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Adderall Uses And Effects On The Brain: How ADHD Medication Impacts Neural Connections Over Time

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What are the long term effects of Adderall, Dexedrine, or Ritalin use?

This question originally appeared on Quora. Answer by Alex K. Chen, Atmospheric and Pathology expert. 

Short Answer: 

Adderall/Dexedrine can be neurotoxic in the long run (by damaging dopamine neurons) while Ritalin does not have as much neurotoxicity potential. Surprisingly, when Ritalin and Adderall are mixed together, Ritalin can actually help counteract Adderall's neurotoxicity potential. 

Whether or not Adderall's neurotoxicity applies to those who take doses relevant to ADD is unclear. Most of the studies use amphetamine does higher than those used for treating ADHD, but Amphetamine Treatment Similar to That Used in the Treatment of Adult Attention-Deficit/Hyperactivity Disorder Damages Dopaminergic Nerve Endings in the Striatum of Adult Nonhuman Primates uses doses similar to those used for treating ADHD (though I'm not sure if this paper shows neurotoxicity as opposed to mere down regulation).

Tolerance can happen with either, but tolerance is not neurotoxicity as it can be reversed by taking breaks. When one takes either of these drugs when young, there can be subtle developmental effects too. They could lead to neurons "believing" that there is more dopamine than there actually is, which could lead to mature circuits with reduced dopamine signaling once they fully mature

So in short - there are three effects: tolerance, neurotoxicity, and developmental. Tolerance is reversible, while neurotoxicity is not. Developmental effects are the most complicated, and still difficult to adequately summarize.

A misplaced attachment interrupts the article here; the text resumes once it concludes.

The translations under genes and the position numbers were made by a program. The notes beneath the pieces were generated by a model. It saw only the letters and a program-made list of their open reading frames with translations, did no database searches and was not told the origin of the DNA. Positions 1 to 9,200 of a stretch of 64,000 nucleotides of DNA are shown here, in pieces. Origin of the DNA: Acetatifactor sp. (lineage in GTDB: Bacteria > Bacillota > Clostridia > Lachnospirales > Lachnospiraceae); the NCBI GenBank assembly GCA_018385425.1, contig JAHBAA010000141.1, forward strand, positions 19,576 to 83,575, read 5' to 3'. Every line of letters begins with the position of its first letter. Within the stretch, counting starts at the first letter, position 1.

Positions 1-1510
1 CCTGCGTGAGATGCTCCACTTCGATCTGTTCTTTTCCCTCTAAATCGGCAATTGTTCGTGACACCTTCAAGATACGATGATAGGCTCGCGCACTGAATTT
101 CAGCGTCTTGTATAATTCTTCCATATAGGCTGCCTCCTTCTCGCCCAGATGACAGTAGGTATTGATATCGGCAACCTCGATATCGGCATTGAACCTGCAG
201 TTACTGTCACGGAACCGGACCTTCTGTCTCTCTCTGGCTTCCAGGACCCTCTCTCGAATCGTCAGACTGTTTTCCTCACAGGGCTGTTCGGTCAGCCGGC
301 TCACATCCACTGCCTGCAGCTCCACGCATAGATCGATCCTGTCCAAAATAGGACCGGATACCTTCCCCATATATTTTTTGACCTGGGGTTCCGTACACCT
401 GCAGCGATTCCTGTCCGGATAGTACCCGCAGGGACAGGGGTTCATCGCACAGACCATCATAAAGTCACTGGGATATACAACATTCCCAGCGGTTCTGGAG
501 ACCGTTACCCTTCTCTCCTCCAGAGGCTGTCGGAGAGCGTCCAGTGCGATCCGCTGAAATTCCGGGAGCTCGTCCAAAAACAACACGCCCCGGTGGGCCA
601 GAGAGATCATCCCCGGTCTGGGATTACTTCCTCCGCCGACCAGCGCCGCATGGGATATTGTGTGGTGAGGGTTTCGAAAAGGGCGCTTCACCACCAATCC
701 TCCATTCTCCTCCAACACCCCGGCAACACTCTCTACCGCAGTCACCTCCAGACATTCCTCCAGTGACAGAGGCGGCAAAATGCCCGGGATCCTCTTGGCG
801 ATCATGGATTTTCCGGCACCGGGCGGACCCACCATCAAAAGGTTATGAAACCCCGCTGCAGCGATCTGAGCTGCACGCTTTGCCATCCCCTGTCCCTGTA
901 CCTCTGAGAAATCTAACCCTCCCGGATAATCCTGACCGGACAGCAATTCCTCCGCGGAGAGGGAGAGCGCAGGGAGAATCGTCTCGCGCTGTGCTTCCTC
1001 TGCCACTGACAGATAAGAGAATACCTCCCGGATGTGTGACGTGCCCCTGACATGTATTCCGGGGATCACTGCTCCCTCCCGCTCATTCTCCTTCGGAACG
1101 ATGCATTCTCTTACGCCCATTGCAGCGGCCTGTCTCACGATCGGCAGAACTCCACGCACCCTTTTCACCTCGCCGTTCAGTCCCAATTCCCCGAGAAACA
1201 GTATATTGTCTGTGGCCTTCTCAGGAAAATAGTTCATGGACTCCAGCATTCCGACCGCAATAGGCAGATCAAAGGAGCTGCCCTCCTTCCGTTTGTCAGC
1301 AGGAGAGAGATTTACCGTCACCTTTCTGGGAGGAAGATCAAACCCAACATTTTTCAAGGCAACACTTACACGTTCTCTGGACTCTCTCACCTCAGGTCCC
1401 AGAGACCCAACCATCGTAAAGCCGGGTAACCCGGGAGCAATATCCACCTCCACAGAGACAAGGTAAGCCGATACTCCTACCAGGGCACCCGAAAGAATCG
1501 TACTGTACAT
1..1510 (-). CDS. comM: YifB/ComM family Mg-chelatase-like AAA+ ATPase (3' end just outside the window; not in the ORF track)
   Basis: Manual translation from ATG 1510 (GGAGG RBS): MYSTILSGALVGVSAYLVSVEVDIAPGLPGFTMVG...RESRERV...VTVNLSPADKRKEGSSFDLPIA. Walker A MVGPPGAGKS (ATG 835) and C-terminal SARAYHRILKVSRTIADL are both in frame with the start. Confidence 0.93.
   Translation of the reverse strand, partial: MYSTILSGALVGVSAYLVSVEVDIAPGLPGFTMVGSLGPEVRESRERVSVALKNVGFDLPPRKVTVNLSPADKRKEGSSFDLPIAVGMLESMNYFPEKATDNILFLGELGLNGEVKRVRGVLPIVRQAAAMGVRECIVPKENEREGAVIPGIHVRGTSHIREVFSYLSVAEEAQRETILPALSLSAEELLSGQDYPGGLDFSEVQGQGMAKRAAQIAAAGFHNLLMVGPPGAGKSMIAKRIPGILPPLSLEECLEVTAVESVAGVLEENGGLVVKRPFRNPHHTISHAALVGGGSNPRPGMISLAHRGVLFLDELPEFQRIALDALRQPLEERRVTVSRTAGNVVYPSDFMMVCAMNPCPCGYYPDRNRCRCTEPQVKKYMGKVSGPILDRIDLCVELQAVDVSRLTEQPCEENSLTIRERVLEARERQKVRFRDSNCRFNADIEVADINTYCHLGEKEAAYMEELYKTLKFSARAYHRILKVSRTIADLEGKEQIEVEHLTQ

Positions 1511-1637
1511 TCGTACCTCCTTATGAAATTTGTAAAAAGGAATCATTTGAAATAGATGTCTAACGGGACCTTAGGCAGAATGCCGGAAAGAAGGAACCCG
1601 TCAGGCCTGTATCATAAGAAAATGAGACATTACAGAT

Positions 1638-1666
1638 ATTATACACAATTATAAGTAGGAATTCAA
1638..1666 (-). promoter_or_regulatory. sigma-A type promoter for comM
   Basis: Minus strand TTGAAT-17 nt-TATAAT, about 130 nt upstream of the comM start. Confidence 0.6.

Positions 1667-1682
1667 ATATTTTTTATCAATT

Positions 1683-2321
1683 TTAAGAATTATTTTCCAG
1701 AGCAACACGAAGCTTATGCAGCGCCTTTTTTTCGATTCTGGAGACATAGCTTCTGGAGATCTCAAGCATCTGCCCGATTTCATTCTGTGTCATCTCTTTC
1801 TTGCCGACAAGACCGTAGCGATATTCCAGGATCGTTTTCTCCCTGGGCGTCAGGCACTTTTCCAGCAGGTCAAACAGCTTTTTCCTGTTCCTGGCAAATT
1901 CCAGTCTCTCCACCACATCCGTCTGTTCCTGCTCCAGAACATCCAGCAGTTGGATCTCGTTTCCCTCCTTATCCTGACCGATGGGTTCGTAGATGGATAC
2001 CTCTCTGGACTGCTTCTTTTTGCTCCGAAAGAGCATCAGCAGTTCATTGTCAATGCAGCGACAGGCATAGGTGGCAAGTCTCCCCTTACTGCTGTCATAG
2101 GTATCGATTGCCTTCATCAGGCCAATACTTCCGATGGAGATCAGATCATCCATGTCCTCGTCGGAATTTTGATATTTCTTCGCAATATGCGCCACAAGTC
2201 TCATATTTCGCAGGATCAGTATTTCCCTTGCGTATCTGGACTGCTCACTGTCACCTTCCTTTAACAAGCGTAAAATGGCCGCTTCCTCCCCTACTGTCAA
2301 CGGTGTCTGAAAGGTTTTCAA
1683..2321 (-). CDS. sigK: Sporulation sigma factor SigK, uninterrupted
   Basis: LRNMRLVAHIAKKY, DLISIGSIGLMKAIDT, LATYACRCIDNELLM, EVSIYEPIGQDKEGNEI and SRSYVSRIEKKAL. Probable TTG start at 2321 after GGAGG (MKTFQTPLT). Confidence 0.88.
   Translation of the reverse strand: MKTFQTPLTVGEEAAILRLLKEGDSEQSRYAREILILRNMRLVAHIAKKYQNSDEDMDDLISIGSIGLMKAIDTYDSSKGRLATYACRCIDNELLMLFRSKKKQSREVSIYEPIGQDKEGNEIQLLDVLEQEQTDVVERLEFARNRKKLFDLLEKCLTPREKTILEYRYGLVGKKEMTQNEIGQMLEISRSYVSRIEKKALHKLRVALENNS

Long Answer:

It depends on many factors:

(I will use the word dexedrine interchangeably with Adderall, since they're mostly similar - Adderall is 75 percent d-amphetamine and 25 percent l-amphetamine, and Dexedrine is 100 percent d-amphetamine). As someone with ADD who has been concerned about their long term effects, I have done a huge amount of research into this. I'll update this post with time.

First of all, regarding the cardiovascular risks: this study shows that there is no increase in severe cardiovascular events for children with no pre-existing heart abnormalities. This could be different for older adults who may be more vulnerable to getting heart attacks, however. Most young people shouldn't worry about the cardiovascular effects.

Taking either of them could result in tolerance. This means that you may need to get higher doses over time in order to achieve the same effect. However, numerous people with ADD are able to achieve a stable dose of either drug over time. In any case, tolerance is reversible, and you can prevent it by taking breaks once in a while.

Now to discuss the possible effects beyond tolerance:

There is a real difference between the two, however. Adderall is a dopamine release agent, whereas Ritalin is a dopamine re-uptake inhibitor. Both of them increase dopamine signaling by increasing the amount of dopamine in the synapse (so more dopamine ends up binding to the dopamine receptors in the postsynaptic neuron). 

The key difference is their action on the dopamine transporter, which generally moves a lot of the dopamine in the synapse back into the presynaptic neuron - which reduces the amount of dopamine in the synapse, and dopamine signaling. Ritalin increases dopamine signaling by effectively blocking the dopamine transporter. 

Meanwhile, amphetamine (the chemical name for Adderall) does it by reversing the action of the dopamine transporter, which effectively forces even more dopamine into the synapse (where it can increase dopamine signaling even further).